[0044] It is preferable that the post-hole digger rotate at a constant and optimum speed. To do this, a constant supply of hydraulic fluid needs to be supplied to the post hole digger no matter how the operator manipulates the joystick associated with two of the three cylinders. To accommodate this need for a constant supply of fluid to motor 26, controller 10 first allocates a predetermined amount of flow rate from the total available flow rate by subtracting this amount from the total available flow rate.

[0045] In the present example, since the position of the quadrant lever indicates the desired flow rate for motor 26, amount of fluid flow corresponding to the position of the quadrant lever is subtracted from the total available flow. This constant flow rate will be applied to motor 26. Motor 26 is therefore a priority flow rate type of actuator. Note that while only a single priority flow rate actuator is shown in the present application, the invention is not intended to be limited to a vehicle having only one such actuator. Indeed, there may be more than one priority flow rate actuators on more complex vehicles together with associated hand controls to indicate the desired flow rate that should be applied to those actuators. Note also that the operator can change the flow rate by moving the quadrant lever to another position and releasing it. Indeed, the operator can eliminate any priority flow rate device by simply turning it off, such as by flipping switch 28. The term “priority” as used herein means a flow rate that, while typically constant, is not scaled, but is given its full commanded flow rate. The scaled flow rate actuators, in contrast to this, are provided with the remaining flow rate which may, if the total remaining available flow is insufficient, be scaled proportionately.

[0046] Once controller 10 has subtracted the priority flow rate for the priority flow rate actuator (or actuators, more generally), it then proceeds to scale the remaining request signals (for the scaled flow rate actuators) proportionally. The remaining request signals include the operator request signals for actuators 20 and 22 and also the computer-generated request signal for actuator 24. These signals are preferably equivalent to the desired flow rate to each of their corresponding actuators, and thus to the speed at which the actuators move, and thus also to the degree of valve opening (assuming a constant supply of hydraulic fluid under pressure, of course).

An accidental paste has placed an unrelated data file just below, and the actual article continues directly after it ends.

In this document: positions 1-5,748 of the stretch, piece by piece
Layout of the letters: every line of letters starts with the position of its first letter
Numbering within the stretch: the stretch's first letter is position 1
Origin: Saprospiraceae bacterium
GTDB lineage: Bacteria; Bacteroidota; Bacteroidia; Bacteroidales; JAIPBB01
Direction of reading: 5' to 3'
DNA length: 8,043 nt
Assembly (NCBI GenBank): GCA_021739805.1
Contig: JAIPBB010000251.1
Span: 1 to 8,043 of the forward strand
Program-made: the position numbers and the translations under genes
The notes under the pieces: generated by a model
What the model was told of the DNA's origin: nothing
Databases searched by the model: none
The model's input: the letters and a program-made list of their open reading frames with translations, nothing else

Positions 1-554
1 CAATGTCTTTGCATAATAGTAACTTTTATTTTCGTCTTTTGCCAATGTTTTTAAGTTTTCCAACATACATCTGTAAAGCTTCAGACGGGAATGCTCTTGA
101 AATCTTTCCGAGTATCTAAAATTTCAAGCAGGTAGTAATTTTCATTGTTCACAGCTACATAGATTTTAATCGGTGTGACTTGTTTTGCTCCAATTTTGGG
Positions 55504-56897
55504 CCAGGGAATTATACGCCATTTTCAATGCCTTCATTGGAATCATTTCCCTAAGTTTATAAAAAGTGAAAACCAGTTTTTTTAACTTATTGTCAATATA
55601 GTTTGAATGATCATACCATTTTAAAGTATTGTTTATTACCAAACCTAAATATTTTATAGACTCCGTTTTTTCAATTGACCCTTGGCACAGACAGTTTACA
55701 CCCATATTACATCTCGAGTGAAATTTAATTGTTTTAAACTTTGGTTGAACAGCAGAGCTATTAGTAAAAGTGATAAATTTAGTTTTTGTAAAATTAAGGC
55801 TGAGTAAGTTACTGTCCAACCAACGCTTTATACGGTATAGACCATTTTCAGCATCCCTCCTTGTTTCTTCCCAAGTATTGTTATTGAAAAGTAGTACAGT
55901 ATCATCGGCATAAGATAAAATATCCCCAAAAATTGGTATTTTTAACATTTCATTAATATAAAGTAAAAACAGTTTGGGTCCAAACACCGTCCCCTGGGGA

[0047] Controller 10 combines desired variable flow rates together and subtracts them from the total available flow rate from the pump (reduced by the amount of flow that is sent to the priority flow rate actuator or actuators). In most applications, and especially in applications where the controller generated the third valve signal as part of a trajectory analysis, the flow rates are scaled proportionately to the total available flow remaining after any flow rates for priority flow devices have been subtracted. The result of this scaling will be that all the scaled actuators receive less than their individually requested flows. They will each be reduced proportionately, however, thus keeping the various mechanical elements controlled by the scaled actuators in their proper relative positions.

[0048] Using the example of the backhoe, discussed above, the positional trajectory of the bucket or of an implement that is installed in place of the bucket will be the same if all the flow rates to the boom cylinder, the dipper cylinder, the boom swing cylinder, and the bucket cylinder are scaled down proportionately. The arm of the backhoe will just move at a slower speed. The paths or trajectories traced by the various mechanical elements that comprise the backhoe arm will be identical at either the requested speeds/flow rates or the scaled speeds/flow rate.

[0049] At this point, the controller has received at least one operator command, (preferably at least two), from the joystick and it (they) has been converted into desired valve commands for at least one (preferably at least two) operator-commanded actuator. The computer has developed its own desired valve command for a computer commanded actuator. The computer has also received an operator command for a priority flow rate actuator.

[0050] It has subtracted a priority flow rate (received from the quadrant lever) from the total available flow rate, then divided the remaining available flow rate between the at least one operator commanded actuator and the computer commanded actuator. Thus, the combined flow rates of the priority and scaled devices are less than or equal to the total available flow rate, the priority actuator will receive its priority flow rate, and the remaining actuators will share proportionately the remaining available flow rate.

[0051] The signals indicative of these flow rates (both priority and scaled) may be applied directly to the valves that control these devices, such as shown in FIG. 3, or they may be tailored to achieve higher accuracy as shown in FIG. 2.